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Video communications: growth opportunities

With the changes seen in the video communications marketplace, what are the technologies that are providing good business for integrators?
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Pure AV John Welch Boardroom Lancaster Uni 1

In the first part of this video comms feature we looked at the influence traditionally IT-based companies are having in this space and the increase in large-scale UC rollouts. Here we consider the technologies that are currently providing real opportunities for integrators and those technologies that are likely to remain profitable in the future.

“Technologies that integrate content delivery with IP networks to enhance an organisation’s operation and communications provide integrators with real opportunities for growth,” comments Colin Farquhar, founder and CEO of Exterity. “By 2020, the digital signage industry is predicted to be worth more than £15 billion, and increasingly it is becoming a core component of an organisation’s overall unified communications strategy. 

“The future for digital IP video and signage within the workplace looks likely to remain vibrant, as organisations start to explore higher resolutions and dynamic content based on real-time events. Another area that is evolving is the use of end-to-end encryption to ensure that copyrighted and company-sensitive content is stored and delivered in a secure fashion. The video revolution in the workplace still has plenty of room to grow.” 

Samuel Recine, director of sales – Americas, Asia Pacific at Matrox, has words of warning and encouragement: “AV integrators showing up with new versions of the old story – even those veiled as AV over IP but offering the same old limited reach and proprietary technologies – are not substantially participating in the large economies of IPTV, digital signage, and lecture capture and video management, all of which are low-bitrate applications using video standards born from the IT world, like H.264. The integrators that are demonstrating value in personalising these user experiences and/or integrating control for new products with AV processors and other third-party hardware and software are extremely busy. All of the aforementioned markets have new growth opportunities and are still expanding significantly.” 

Andy Truswell, systems integration manager at Pure AV, believes the spread of apps like FaceTime and WhatsApp and the increased usage of video calls on personal devices means that people are now more comfortable with video comms. He continues: “Also, across business and education, there is increased requirement to make more content available to more people in more locations.” And in terms of technology areas, “UC, streaming and lecture capture can be deployed to offer businesses and institutions increased flexibility both in the usage and space and in the way that people work and communicate. I see this as a requirement that will only continue to grow as pressures on available space, environmental impact and more effective communication remain and intensify. The ability to solve these problems will place integrators in a strong position for future growth and opportunity.”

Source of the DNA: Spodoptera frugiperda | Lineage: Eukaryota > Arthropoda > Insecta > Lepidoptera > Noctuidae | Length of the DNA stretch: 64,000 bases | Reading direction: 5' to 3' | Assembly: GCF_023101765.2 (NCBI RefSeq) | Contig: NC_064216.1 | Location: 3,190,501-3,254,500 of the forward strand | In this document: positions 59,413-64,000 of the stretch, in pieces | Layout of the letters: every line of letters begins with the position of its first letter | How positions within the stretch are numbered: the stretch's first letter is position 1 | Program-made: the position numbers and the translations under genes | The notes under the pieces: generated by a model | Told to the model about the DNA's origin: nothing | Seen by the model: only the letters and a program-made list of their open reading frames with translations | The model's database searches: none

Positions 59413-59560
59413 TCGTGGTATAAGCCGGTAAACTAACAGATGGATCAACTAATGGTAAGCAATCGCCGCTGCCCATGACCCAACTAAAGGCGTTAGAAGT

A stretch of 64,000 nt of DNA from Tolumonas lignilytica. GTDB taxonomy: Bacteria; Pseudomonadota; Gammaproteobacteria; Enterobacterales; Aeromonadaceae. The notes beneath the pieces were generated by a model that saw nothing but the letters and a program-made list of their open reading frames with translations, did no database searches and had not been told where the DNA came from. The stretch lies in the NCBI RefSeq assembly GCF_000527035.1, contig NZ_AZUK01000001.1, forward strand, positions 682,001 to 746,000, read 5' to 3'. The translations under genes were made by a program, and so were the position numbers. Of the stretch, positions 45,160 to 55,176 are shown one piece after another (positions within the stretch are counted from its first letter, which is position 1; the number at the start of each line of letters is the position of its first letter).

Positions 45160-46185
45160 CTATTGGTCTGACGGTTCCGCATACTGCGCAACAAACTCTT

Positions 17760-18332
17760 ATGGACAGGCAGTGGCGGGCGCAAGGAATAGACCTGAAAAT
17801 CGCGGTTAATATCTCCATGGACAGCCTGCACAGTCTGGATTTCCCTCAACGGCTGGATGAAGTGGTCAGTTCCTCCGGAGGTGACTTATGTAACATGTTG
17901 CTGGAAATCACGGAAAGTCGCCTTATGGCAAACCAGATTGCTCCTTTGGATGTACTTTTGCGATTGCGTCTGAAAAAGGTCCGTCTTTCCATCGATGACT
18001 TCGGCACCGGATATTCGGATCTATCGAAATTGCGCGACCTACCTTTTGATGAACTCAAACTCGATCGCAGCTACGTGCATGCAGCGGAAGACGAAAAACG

But given the current speed of change, which technologies are likely to remain profitable? “Integrators that make alliances with top software suites from all these critical workflows stand a better chance to smooth out their participation in various projects on an ongoing basis,” notes Recine. “There are also skills and best practices to pick up from working in all these areas. Integrators should begin to be familiar with certain products that can span different specialised software worlds and develop a deep expertise in these products’ libraries for integration into customer environments.” 

So which technologies are a good bet for integrators to expand into? Farquhar cautions: “Before deciding to ‘expand into’ one of these new technology areas, it is vital that the integrators begin to build in-house skills in the networking, IT and content management areas.” 

Recine adds: “Having the skills and knowledge of AV processors and other legacy equipment in conjunction with modern products based on IP is a strong blend with plenty of appeal in the marketplace.” 

While there’s a level of uncertainty surrounding the technologies that will remain in demand and those that will emerge, there is no doubt that integrators have a continuing role to play. 

David Willie, head of marketing and product management at Saville AV, concludes: “More than ever, AV integration specialists such as Saville are called on to help organisations really harness the power of software-based video and collaboration environments to deliver real business benefits and drive return on investments. Without this, software-based video clients are little more than a way of contacting one individual and the collaborative benefit of bringing multiple people and teams together is lost.” 

www.exterity.com

www.matrox.com

www.pureav.co.uk

www.saville-av.com

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